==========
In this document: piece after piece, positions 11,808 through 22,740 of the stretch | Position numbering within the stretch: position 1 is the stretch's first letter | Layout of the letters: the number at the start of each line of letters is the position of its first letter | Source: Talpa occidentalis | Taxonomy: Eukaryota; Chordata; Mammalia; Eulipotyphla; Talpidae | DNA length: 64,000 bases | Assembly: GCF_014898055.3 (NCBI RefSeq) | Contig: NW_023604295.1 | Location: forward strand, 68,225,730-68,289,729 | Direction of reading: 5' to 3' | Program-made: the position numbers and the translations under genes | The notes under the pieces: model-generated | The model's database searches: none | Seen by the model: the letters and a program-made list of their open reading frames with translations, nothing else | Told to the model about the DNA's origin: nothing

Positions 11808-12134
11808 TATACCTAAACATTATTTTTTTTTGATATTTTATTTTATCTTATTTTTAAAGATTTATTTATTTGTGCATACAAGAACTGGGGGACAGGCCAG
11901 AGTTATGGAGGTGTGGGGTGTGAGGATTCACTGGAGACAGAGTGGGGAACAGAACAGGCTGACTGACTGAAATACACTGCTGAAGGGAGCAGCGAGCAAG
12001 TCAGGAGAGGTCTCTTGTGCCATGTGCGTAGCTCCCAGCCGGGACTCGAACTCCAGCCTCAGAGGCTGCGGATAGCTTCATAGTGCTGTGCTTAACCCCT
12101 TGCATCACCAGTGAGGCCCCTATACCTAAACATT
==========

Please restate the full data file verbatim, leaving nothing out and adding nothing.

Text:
In this document: piece after piece, positions 11,808 through 22,740 of the stretch | Position numbering within the stretch: position 1 is the stretch's first letter | Layout of the letters: the number at the start of each line of letters is the position of its first letter | Source: Talpa occidentalis | Taxonomy: Eukaryota; Chordata; Mammalia; Eulipotyphla; Talpidae | DNA length: 64,000 bases | Assembly: GCF_014898055.3 (NCBI RefSeq) | Contig: NW_023604295.1 | Location: forward strand, 68,225,730-68,289,729 | Direction of reading: 5' to 3' | Program-made: the position numbers and the translations under genes | The notes under the pieces: model-generated | The model's database searches: none | Seen by the model: the letters and a program-made list of their open reading frames with translations, nothing else | Told to the model about the DNA's origin: nothing

Positions 11808-12134
11808 TATACCTAAACATTATTTTTTTTTGATATTTTATTTTATCTTATTTTTAAAGATTTATTTATTTGTGCATACAAGAACTGGGGGACAGGCCAG
11901 AGTTATGGAGGTGTGGGGTGTGAGGATTCACTGGAGACAGAGTGGGGAACAGAACAGGCTGACTGACTGAAATACACTGCTGAAGGGAGCAGCGAGCAAG
12001 TCAGGAGAGGTCTCTTGTGCCATGTGCGTAGCTCCCAGCCGGGACTCGAACTCCAGCCTCAGAGGCTGCGGATAGCTTCATAGTGCTGTGCTTAACCCCT
12101 TGCATCACCAGTGAGGCCCCTATACCTAAACATT